The medicinal approach. While the goal should always be to find the root cause of pain, medication can be used to provide short-term relief. Different drugs address various aspects of the neural pathways and are effective in blocking pain signals from getting to the brain, says Charles Inturrisi, professor of pharmacology at Weill Cornell Medical College in New York City. These are the major categories:
- Anti-inflammatory medications, ranging from aspirin to nonsteroidal drugs and steroids, act on the nerves that detect pain on the periphery of the body. They generally succeed best with problems like osteoarthritis, where bones wear on each other, or an inflamed wound.
- Anti-seizure drugs may correct the spontaneous misfiring of sensory neurons, which can occur with herniated disks, headaches, or chronic regional pain syndrome, also known as CRPS.
- Antidepressants build up the brain's ability to block descending pain signals and work for many conditions involving nerve injury. (They do not require the person to be emotionally depressed.)
- Opioids and some synthetic narcotics tone down ascending sensations of pain and amplify descending inhibitory signals. Doctors use opioids with care. They can be addictive, since they activate the brain's ventral tegmental area, which is related to the limbic system and rewards people during pleasurable activities like eating or having sex. Opioids are most appropriate for acute pain, but may be used carefully with chronic pain, Trescot says.
A homeostatic process. A form of medical acupuncture being practiced increasingly in the United States blends Chinese approaches, developed over 1,500 years, with a Western understanding of neurophysiology, says Gary Kaplan of McLean, Va., who is board-certified in medical acupuncture, family medicine, and pain medicine. Acupuncturists place fiber-thin needles at varying depths, often between ¼ and 2 inches, at carefully mapped points on the body, depending on the diagnosis. The needles arouse the nerves and release endorphins, which activate opioid receptors in the spinal column and brain, relieving the pain. Acupuncture stimulates the release of neurotransmitters, and the increase in their production seems to be progressive with long-term treatment. "It's a homeostatic process," says Kaplan. The goal is to bring the body back to its normal ability to self-heal.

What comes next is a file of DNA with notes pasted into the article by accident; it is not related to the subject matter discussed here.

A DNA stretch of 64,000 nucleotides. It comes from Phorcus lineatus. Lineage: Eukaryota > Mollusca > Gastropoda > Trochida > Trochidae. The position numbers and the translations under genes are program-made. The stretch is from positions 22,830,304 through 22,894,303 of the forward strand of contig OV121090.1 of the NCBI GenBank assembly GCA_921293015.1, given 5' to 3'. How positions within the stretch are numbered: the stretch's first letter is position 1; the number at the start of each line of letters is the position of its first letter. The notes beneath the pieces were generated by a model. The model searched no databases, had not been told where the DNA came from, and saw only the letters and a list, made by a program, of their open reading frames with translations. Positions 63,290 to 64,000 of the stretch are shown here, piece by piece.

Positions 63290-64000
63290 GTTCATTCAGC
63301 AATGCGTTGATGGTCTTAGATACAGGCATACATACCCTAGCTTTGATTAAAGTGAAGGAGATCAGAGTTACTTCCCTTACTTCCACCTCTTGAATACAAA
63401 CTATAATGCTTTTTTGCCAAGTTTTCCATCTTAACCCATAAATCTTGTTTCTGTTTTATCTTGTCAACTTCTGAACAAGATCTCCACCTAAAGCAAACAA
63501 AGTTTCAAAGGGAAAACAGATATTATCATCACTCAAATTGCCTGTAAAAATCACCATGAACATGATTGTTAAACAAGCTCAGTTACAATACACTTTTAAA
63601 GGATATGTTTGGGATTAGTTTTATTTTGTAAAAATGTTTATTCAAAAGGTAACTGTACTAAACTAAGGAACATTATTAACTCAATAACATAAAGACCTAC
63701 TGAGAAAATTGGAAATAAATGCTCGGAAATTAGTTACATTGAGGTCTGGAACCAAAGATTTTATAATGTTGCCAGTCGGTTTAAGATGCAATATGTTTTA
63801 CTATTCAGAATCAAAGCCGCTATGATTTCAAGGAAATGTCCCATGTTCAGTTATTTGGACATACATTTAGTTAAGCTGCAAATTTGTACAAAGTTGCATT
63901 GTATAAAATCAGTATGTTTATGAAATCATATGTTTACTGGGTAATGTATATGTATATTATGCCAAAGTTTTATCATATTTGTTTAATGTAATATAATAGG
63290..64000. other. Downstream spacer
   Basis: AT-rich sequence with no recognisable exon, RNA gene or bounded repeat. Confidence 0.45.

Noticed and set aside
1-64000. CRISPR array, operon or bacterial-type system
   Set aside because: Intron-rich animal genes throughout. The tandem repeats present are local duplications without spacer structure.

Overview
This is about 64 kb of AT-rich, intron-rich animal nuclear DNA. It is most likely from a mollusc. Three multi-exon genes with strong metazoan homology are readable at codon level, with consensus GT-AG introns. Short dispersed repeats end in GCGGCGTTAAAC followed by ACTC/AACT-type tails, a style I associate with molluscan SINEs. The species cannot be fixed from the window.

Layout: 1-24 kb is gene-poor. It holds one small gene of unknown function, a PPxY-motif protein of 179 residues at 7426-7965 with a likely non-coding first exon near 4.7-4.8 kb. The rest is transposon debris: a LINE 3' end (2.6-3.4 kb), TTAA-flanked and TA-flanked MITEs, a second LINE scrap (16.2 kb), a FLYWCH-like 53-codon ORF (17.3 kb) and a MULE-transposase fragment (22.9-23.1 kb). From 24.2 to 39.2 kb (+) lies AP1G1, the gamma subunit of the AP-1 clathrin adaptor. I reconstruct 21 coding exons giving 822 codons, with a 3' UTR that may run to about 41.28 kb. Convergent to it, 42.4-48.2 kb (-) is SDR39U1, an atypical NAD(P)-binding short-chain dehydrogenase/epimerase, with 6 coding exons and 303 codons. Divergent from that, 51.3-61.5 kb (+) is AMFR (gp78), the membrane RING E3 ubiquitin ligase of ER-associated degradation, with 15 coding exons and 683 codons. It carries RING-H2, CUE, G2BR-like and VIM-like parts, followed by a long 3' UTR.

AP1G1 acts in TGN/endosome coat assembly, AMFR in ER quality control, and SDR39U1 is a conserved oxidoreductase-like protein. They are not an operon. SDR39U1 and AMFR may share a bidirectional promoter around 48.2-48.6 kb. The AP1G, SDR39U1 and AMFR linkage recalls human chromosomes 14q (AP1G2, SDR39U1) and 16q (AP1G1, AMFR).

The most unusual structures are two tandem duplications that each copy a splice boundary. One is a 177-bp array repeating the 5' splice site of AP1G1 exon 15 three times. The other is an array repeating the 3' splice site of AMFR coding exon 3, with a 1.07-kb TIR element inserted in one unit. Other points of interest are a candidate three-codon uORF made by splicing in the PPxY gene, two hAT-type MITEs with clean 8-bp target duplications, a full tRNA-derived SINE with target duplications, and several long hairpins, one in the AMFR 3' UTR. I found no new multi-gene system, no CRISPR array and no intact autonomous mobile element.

Mind over matter. Research has shown that people can activate their descending pathways to block pain by distracting themselves with work, family, or hobbies they enjoy. Studies also have found that clinical hypnosis can help patients learn how to alter activity in specific areas of the brain, says Mark Jensen, a clinical psychologist and professor at the University of Washington Department of Rehabilitation Medicine. For example, hypnotic suggestions can reduce patient discomfort by decreasing activity in the anterior cingulate cortex, the area of the brain that processes the emotional response to pain. Such suggestions can also target the sensory cortex, which determines components of pain such as its intensity and what it feels like. A variety of disciplines are examining the use of hypnosis, which has been employed in dental procedures and studied as an aid to reduce pain in women with breast cancer.
Stanford's Mackey is currently exploring how to teach patients to manage their own pain. In 2006 he used functional magnetic resonance imaging scans to successfully train patients to consciously increase or decrease activity in the regions of their brains that processed the pain they experienced. While the research continues, Mackey hopes the approach will eventually be refined sufficiently to allow for its widespread use.